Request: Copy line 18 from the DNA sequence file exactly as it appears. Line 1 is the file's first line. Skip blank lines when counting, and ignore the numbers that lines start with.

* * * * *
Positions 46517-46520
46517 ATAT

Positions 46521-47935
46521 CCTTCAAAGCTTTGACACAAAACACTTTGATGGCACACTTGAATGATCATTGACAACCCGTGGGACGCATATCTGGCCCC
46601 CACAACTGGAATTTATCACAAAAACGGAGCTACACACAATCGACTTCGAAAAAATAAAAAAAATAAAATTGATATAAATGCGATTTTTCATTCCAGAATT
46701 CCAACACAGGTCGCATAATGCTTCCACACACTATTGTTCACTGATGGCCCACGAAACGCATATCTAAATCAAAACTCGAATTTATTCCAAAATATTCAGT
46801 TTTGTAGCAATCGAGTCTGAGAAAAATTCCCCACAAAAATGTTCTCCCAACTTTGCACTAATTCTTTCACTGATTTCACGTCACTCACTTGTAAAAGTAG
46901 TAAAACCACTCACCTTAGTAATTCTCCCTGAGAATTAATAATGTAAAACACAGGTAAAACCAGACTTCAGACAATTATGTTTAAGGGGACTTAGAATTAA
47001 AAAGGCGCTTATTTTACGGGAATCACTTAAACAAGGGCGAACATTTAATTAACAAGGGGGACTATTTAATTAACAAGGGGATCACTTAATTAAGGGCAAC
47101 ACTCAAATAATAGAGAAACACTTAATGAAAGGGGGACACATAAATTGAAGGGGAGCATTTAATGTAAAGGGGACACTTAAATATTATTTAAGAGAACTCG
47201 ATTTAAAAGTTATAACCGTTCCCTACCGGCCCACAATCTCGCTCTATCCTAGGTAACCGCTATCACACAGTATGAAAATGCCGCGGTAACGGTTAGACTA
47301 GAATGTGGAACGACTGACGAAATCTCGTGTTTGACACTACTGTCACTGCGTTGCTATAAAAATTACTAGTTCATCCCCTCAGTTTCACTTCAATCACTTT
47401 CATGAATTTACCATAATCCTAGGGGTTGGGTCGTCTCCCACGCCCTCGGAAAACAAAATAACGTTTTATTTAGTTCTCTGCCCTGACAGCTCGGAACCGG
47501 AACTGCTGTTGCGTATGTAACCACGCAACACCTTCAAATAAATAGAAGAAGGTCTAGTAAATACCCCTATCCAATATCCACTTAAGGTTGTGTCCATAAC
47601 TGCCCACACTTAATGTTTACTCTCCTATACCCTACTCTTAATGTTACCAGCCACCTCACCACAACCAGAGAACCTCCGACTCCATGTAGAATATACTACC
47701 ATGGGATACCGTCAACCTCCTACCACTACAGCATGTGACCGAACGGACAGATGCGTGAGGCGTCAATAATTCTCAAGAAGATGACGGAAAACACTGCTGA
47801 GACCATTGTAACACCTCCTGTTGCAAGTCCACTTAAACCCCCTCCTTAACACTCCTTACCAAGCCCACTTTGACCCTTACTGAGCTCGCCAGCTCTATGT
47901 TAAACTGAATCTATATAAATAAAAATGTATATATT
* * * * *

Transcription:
47901 TAAACTGAATCTATATAAATAAAAATGTATATATT